Hatakeyama Yuko (畠山勇子)

Yuko HATAKEYAMA (December, 1865 - May 20, 1891) was a woman who committed suicide during the period the relationship between Japan and Russia became tense, leaving a suicide note to apologize to the crown prince of Russia who had been attacked by a Japanese in the Otsu Incident of 1891.

She was born as the oldest daughter of Jihei HATAKEYAMA in Yokosuka, Kamogawa-cho, Nagasa County, Awa Province (present Kamogawa City, Chiba Prefecture) in 1865. The Hatakeyama family had been farmer of Kamogawa and once very rich, however, at the Meiji Restoration they invested a lot of money, and later became very poor. She lost her father at the age of 5, and married a commoner in the neighboring Chitose Village (present Minamiboso City) at the age of 17, however she did not get along and divorced at the age of 23. After moving to Tokyo, she worked as maid at residences of the peerage and at a residence of a banker in Yokohama, and by the introduction of her uncle, she began to serve a fish wholesaler as a live-in hariko (woman doing needlework) in Muromachi, Nihonbashi Ward (present Chuo Ward, Tokyo). Since she had interests in politics and history under the influence of her father and uncle, she read newspapers containing political elements enthusiastically so that a storekeeper and her peers considered her a freak.
As soon as the Otsu Incident happened, she deplored and fussed that a national emergency had occurred, however, the close people ignored her fuss thinking 'there she goes again.'

On May 11, the crown prince of the Russian Empire (the Tsar's son, Tsarevich Nicholas) who would become Nicholai II (Tsarevich Nicholas II) was wounded seriously in the attack by a thug (Otsu Incident) during his visit to Japan, and people seethed in all over Japan. In such a situation, Russia decided and ordered that the crown prince of Russia should return to Russia from Kobe Port in a hurry. Hearing that, Yuko left the fish wholesaler with an excuse that she would return to her hometown, and rushed to the residence of her uncle Rokubei ENOMOTO in Shitaya. Enomoto was a trader and a weapon dealer from whom feudal lord families including Shimazu, Mori, Yamauchi, Maeda and Hachisuga had purchased guns secretly from the shogunate, and after the Meiji Restoration, he made a fortune by export of raw silk thread.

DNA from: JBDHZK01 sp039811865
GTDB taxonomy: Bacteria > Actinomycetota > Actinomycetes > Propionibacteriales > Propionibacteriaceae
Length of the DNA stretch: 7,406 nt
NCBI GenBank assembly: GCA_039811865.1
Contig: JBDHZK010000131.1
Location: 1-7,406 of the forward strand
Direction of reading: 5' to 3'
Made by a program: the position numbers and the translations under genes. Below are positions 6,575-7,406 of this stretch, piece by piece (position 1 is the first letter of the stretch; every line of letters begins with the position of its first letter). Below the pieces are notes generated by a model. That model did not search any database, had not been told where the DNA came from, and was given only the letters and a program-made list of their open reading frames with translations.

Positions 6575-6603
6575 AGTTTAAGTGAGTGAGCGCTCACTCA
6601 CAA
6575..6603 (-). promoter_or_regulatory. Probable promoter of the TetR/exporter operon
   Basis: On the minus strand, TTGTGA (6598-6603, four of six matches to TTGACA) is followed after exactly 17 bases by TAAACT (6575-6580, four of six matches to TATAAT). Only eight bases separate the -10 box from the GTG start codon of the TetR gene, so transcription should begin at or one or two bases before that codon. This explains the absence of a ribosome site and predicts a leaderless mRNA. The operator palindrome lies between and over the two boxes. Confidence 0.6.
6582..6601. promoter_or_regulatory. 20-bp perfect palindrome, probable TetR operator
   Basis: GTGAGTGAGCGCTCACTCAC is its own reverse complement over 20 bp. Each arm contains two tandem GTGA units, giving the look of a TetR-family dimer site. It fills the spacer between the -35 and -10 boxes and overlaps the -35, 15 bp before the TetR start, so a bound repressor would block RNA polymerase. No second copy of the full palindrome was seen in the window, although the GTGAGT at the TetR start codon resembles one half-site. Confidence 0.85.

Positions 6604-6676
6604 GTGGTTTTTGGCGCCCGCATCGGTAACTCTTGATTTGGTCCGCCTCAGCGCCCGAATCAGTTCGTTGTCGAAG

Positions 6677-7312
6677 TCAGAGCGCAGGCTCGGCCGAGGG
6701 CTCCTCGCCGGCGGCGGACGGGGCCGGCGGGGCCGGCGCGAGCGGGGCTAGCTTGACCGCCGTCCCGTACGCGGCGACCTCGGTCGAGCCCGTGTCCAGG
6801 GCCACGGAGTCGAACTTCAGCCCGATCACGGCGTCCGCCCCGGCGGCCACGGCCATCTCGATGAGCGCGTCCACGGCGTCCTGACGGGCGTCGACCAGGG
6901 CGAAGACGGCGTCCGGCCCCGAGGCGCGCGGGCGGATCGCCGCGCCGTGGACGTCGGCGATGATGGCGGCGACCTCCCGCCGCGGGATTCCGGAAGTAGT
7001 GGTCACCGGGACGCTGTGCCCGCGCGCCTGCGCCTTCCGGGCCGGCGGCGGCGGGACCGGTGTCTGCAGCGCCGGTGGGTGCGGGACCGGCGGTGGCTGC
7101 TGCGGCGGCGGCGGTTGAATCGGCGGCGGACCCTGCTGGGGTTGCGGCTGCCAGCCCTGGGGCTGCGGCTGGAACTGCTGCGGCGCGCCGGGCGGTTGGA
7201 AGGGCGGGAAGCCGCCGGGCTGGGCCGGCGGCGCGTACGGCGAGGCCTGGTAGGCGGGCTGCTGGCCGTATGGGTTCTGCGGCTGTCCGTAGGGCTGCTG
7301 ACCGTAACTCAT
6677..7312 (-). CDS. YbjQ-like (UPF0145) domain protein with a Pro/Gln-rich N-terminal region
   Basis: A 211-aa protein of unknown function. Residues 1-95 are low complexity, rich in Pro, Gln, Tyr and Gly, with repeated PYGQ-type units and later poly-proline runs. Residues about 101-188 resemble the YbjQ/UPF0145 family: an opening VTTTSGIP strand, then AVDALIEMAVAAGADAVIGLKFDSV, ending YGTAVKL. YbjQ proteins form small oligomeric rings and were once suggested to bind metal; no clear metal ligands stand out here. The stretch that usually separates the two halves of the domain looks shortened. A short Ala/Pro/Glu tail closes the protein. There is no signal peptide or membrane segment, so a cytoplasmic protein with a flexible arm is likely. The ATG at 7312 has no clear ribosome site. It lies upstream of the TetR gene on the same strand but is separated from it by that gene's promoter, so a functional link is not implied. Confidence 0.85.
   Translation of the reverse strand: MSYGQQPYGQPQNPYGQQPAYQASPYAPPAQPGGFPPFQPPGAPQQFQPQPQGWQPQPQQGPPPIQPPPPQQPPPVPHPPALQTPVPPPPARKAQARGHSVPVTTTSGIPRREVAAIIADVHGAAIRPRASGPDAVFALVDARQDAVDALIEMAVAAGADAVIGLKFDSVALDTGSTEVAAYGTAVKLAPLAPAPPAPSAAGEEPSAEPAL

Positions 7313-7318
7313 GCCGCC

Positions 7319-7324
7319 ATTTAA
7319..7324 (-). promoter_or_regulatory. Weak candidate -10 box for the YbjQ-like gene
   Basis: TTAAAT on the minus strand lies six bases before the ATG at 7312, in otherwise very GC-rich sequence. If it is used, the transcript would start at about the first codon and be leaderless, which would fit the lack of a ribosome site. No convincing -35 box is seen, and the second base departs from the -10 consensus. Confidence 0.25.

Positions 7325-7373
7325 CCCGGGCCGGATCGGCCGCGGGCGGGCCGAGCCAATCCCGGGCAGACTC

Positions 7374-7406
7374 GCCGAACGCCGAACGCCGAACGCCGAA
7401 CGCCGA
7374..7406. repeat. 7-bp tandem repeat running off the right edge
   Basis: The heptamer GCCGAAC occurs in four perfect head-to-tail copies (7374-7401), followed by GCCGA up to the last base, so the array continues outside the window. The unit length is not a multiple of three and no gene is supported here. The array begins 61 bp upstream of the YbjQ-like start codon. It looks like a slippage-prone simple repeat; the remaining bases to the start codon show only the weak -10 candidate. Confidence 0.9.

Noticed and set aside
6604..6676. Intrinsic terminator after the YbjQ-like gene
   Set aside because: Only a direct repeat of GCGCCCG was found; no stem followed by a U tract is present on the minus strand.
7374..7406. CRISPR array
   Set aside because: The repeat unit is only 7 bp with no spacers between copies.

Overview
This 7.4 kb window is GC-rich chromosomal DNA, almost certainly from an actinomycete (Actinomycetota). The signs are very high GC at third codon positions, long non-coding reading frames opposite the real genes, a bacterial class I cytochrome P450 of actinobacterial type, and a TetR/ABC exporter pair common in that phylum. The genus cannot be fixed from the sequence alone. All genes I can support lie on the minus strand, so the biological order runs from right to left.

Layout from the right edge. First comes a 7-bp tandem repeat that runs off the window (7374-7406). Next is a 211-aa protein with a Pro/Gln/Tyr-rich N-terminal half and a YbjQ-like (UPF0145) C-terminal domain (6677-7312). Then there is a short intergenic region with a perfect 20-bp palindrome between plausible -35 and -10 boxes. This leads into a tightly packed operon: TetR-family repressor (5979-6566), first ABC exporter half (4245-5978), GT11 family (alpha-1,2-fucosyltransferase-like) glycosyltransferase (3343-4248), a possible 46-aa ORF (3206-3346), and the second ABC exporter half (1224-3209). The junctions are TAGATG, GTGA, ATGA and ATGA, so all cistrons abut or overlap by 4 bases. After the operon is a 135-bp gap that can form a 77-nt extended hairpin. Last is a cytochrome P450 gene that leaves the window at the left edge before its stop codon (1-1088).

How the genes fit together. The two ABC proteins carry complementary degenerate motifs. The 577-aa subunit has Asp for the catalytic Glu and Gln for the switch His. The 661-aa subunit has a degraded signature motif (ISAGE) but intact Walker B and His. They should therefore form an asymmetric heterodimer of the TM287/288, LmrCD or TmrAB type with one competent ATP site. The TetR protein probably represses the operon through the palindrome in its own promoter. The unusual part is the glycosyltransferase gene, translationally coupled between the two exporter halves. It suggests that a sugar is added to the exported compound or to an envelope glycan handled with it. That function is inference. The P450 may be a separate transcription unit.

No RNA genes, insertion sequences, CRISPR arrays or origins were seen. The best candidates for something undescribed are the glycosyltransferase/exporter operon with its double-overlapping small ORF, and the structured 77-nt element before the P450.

Since Yuko thought her uncle would understand her thoughts, she asked him to do something, explaining 'if the crown prince returns like that, our Emperor who went all the way to Kyoto to apologize would lose face.'
Although her uncle remonstrated with her explaining that there was no help for a mere common woman to concern about the nation's serious matters, the obsessed Yuko left for Kyoto by a train.

In Kyoto, after visiting a lot of temples by a rickshaw, Yuko presented petitions on which front were written 'Mr. Official of Russia,' 'Messrs. Japanese Government' and 'Messrs. Government' to Kyoto prefectural office after seven p.m. on May 20. In front of the prefectural office, she tied her legs together with a towel to avoid appearing ugly after the suicide, and committed suicide by cutting her throat and chest deeply with a razor. Since she could not die soon, she was taken to hospital to receive treatment; however, she died of a loss of blood with a deep cut. She died at the age of 27. In those years Japan was a lesser country of the Far East, so she thought that Japan might be destroyed if one of powers Russia declared war on the pretext of this incident. She had mailed her suicide notes to her uncle, mother and younger brother separately from the petitions, and the number of her letters brought the total to ten.

The news about her brave death was spread among people by some nationalists praising her as 'the chaste and strong-minded woman Yuko' and a grand memorial service for her was held.

Her grave is in Makkei-ji Temple (Kushige-agaru, Manju-ji Temple, Shimogyo Ward, Kyoto City). Lafcadio Hearn (Yakumo KOIZUMI) and a Portuguese consul, Wenceslau José de Sousa de Moraes visited her grave. Also Moraes introduced her to the magazine "Serões" in Lisbon.

Some people say that the Russian side took a generous attitude (they did not carry out armed reprisals nor demand reparation) because her death had captured the international society's sympathy through her suicide note to the crown prince Nicholaii and sensational reports by newspapers.